I'm trying to import file that contains Chinese characters into a table. File encoding is Big5 (Traditional).

Here is a sample file like one that I need to import: https://www.pastiebin.com/5d7782d9b63fa

Table where file has to be imported into has such a structure:

create table dbo.Test (
      AccountId   numeric(18, 0) not null
    , Province    nvarchar(50)       null
    , City        nvarchar(50)       collate Chinese_Hong_Kong_Stroke_90_CI_AI
    , Country     nvarchar(50)       null
    , Gender      nvarchar(50)       null

If I import using OPENROWSET/BULK then all the data is transferred correctly:

select AccountId, Province, City, Country, Gender
from openrowset (
      bulk 'C:\chinese_sample.dat'
    , firstrow = 1
    , formatfile = 'C:\chinese_sample.xml'
) t

Here is a format file that I use: https://www.pastiebin.com/5d7783396f9e4

enter image description here

But if I try to import file using SSIS, then Chinese characters are not parsed correctly.

In Flat File Source I use DataType string [DT_STR] and CodePage 950. Then convert it to Unicode string [DT_WSTR].

enter image description here

Here is how text is imported into table:

enter image description here

As we can see some characters are parsed correctly and some are not. What am I missing?

  • You've got your column types set to DT_STR and they should be DT_WSTR. You shouldn't need that data conversion task at all. Can you switch to UTF-8?
    – Jacob H
    Sep 10, 2019 at 12:31
  • As I specified in the beginning, file encoding is Big5 (Traditional). And it cannot be changed.
    – GriGrim
    Sep 10, 2019 at 12:38
  • If I switch all DT_STR data types to DT_WSTR, behaviour stays the same. City is still splitted between two columns.
    – GriGrim
    Sep 10, 2019 at 12:47

1 Answer 1


The problem appears to be that the lines that are not importing correctly have characters that, encoded in code page 950, having a trailing byte of 0x7C, which is valid, but also happens to be the pipe symbol, which you are using as a delimiter. For example:

                                      COLLATE Chinese_Hong_Kong_Stroke_90_CI_AI));
-- 0xA57C B77C

Each of those two characters has a trail-byte of 0x7C. The parser seems to be viewing that as a delimiter instead of part of a 2-byte sequence for a code page 950 character. This is why you get a "?" in both "City" and "Country" with the remaining input line in the "Gender" column. The "?" in those two columns is due to the lead bytes 0xA5 and 0xB7 not being valid on their own.

The next line has the same issue:

                              COLLATE Chinese_Hong_Kong_Stroke_90_CI_AI))
-- 0xA4B8 AED4 A46A A77C 7C

This time I kept the delimiter that comes at the end of the "City" value (so it would be clearer that the delimiter is the same byte value as the trail byte of that 4th character). The 4th character, , is encoded as 0xA77C in code page 950. This is why only the 4th character shows up as "?".

So, this might be a bug in SSIS. Or, perhaps it's a configuration issue. Is there a way to indicate that the entire file, not just this one column, is code page 950? Dealing with code pages on a column-by-column basis, in terms of a text file, makes no sense. The entire file is encoded as code page 950, not just that one column. If it's possible to change the delimiter that might help, but it most likely just delays the problem as any delimiter can be encoded as a valid trail-byte value for double-byte characters. Given that OPENROWSET works correctly, I have to believe that this also can (although you aren't setting the file's encoding for OPENROWSET, just the column, so this could still be an SSIS bug).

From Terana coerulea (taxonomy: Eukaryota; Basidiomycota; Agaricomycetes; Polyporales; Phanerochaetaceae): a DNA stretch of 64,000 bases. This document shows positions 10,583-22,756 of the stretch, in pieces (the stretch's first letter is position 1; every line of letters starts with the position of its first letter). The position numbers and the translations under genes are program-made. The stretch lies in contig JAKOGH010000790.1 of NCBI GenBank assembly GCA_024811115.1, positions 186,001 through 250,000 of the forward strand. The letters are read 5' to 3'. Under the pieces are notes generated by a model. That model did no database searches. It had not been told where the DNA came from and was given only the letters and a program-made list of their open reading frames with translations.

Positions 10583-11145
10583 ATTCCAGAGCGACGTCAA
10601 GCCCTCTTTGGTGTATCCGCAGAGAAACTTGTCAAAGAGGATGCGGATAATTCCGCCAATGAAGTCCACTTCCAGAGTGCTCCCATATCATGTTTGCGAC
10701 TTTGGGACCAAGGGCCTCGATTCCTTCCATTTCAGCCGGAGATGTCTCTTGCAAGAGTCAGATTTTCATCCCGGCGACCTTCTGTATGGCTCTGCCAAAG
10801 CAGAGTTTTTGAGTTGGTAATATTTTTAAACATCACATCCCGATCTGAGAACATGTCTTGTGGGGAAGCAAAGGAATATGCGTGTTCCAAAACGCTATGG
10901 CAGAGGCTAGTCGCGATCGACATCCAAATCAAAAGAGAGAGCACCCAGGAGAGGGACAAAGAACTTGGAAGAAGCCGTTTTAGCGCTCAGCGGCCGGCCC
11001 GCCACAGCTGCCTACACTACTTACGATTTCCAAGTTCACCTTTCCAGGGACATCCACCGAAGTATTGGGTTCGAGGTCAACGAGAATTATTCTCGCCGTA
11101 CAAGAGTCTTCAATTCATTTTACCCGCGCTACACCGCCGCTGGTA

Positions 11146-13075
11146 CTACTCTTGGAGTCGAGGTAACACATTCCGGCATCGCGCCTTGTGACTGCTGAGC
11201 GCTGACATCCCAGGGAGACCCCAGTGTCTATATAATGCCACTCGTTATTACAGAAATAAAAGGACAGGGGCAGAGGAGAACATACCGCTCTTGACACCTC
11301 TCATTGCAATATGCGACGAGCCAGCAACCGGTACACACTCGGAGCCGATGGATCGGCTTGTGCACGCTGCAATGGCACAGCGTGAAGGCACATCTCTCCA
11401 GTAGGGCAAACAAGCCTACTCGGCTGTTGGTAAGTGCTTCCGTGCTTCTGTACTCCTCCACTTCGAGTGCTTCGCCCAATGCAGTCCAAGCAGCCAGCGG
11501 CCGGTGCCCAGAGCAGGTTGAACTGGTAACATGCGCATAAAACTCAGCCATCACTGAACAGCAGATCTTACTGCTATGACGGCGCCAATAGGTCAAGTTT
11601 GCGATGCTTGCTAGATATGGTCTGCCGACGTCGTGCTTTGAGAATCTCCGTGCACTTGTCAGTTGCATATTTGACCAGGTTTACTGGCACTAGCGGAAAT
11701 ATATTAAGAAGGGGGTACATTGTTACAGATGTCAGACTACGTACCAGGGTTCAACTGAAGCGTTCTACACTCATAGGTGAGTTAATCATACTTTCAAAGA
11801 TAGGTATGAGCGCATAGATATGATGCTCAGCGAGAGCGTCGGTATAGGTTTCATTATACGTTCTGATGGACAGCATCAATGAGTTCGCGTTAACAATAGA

Please try the following to set the file's encoding within SSIS:

  1. Go to the Flat File Connection Manager Editor (General Page)
  2. Under "Code Page", enter in 950.
  3. Make sure that "Unicode" is not selected.

Also, check the "CITY" column under "Output Columns" and make sure that it is using "Standard Parse" and not "Fast Parse" (since "Fast Parse" is locale-insensitive).

  • 1
    For what it's worth, I can confirm that if you replace the pipe delimiters with commas or tabs, and save the entire file in Big5 format it does import correctly with DT_WSTR types (without any additional data conversion steps or functions). Also, adding double quotes as text qualifiers does appear to defeat the issue too.
    – Jacob H
    Sep 10, 2019 at 16:03
  • @JacobH Thanks for confirming. Can you please also test with DT_STR since the column is VARCHAR (8-bit, non-Unicode) in the text file? Also, I did not mention text qualifiers since I got the impression that the OP wouldn't be able to change the format of the source file. Changing the delimiter, on the other hand, is possible using a 3rd party tool to reformat the file (any search and replace of | into something else would work as long as the tool understands that the file is encoded as code page 950 and hence would not misread these 0x7C trail-bytes as being |). Sep 10, 2019 at 16:08
  • 1
    Right, good call. The file is non-unicode. And it does work with DT_STR, without additional data conversion.
    – Jacob H
    Sep 10, 2019 at 16:46
  • 1
    Yes, exactly. I can reproduce the original problem without the Data Conversion step.
    – Jacob H
    Sep 10, 2019 at 17:03
  • 1
    Yes, when I try to set the code page at the column level, it looks like it is being inherited and overwritten from the connection (i.e. set to 950). Which does make sense. I am not able to set the column code page property and have it "stick".
    – Jacob H
    Sep 10, 2019 at 17:24

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